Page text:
The Province - Take a Break!  e-life

E-NEWS - Body needlepoint rages on

The word "tattoos" has been a Top-10 search term on the internet all this year.

Knocking out the Backstreet Boys, beating out Baywatch babe Pam Anderson, the word has yet to fall from its vaunted position.

Riding on this phenomenon, perhaps fuelling it, is a Vancouver-designed website called The Vanishing Tattoo (www.vanishingtattoo.com). Pinnacle Entertainment, a local film production company, put the award winning site (17 design awards at last count) on the Net in September to promote its documentary film about one man's journey around the world to study and document the vanishing ways of traditional tribal tattooing.

What started out as a promotional gimmick, a la The Blair Witch Project, has become a phenom unto itself.

Netscape picked the site as its Cool Site of the Day on June 5, rating it "10 out of 10, Must see site." The site was later featured on KCOP 13 (a UPN affiliate) in Los Angeles, which ran a piece on The Vanishing Tattoo during the evening news. Bring on the hits, lots of them.

"We were tickled pink to say the least," says Pinnacle's President Vince Hemingson. "Between June 1 and 12, we got half a million hits. Ever since (the Netscape accolade and TV spot), our traffic's gone through the roof."

The documentary -- yet to be filmed -- will be narrated by Thomas Lockhart, who local tattoo enthusiasts will recognise as the artist who runs the world-famous West Coast Tattoo studio on Davie Street.

"He's our Indiana Jones with tattoos," says Hemingson, who called on the well-traveled tatt-man for his own ink. "We'll follow him around the world for two months. There's very little recorded history of tribal tattooing."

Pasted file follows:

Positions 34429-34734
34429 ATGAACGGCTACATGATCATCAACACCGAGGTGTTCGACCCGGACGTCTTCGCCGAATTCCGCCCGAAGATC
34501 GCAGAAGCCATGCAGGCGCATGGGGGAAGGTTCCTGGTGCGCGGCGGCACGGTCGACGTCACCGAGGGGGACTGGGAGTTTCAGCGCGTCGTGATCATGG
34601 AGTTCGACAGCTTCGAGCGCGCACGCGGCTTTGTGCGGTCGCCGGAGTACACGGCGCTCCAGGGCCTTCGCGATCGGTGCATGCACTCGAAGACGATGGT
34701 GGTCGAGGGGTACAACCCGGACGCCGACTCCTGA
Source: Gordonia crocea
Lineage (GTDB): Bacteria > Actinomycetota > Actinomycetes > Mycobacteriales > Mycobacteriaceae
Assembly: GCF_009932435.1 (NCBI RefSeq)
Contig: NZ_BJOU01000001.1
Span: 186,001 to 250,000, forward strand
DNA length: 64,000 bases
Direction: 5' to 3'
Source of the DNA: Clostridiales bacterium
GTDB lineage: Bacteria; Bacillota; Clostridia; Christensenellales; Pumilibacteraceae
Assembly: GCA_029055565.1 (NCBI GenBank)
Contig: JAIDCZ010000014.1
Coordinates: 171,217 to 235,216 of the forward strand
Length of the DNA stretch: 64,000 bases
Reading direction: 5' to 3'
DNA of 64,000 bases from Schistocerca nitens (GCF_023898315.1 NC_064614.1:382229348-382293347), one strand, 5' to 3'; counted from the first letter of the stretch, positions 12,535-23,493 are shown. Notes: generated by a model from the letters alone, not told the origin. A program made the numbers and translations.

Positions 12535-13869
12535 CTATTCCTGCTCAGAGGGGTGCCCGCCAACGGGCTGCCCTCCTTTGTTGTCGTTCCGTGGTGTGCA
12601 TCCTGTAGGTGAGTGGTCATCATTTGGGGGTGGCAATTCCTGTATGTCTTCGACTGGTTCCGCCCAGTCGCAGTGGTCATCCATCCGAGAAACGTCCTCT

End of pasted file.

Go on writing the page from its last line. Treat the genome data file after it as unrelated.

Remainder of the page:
To the top

The trip will take Lockhart and crew to San Francisco, Hawaii, Japan, Polynesia. China, Russia, the Queen Charlottes, the Philippines and Borneo, where Lockhart will talk and study with masters of the art. The site already features brief tattoo histories of each region and pseudo-sociological reports on the bridge tattoos offer across cultural divides. Hemingson (with  Vanishing Tattoo co-writer P.J. Reece and web-master Doug Cook) has done a thorough job of prepping the site for the launch of the global field trip, set to sail this summer.

Oh yeah, and then there are the exclusive celebrity photos of one of Lockhart's recent clients.

"A couple of weeks ago an attractive young lady came into Thomas's studio and I said, 'You've probably heard this a thousand times but has anyone told you, you look like Christina Ricci?' " says Hemingson. "She said, 'Perhaps that's  because that's who I am.' "

Ricci lay down under Lockhart's needles for her third tattoo. The entire process is documented on the website, with Ricci's enthusiastic permission.

"We'll be well over a million hits this month," says Hemingson, who is quick to point out that Ricci is one of the reasons the site has suddenly become so popular with surfers (thousands cruising over from the actor's fan sites) and the media.

I ask Hemingson why he thinks the word "tattoo" has spent a year in the Top 10 in cyberspace.

"Our studies have shown that at least 15 million North Americans have tattoos -- that's six or seven per cent of the population," says Hemingson. "In the 18- to 25-year-old demographic, almost 20 per cent of people have tattoos -- that's one in five. This Y generation literally lives on the Internet and the majority of their searches are popular culture, mainstream searches. Until recently, tattoos were never considered to be part of mainstream or popular culture. Now they are."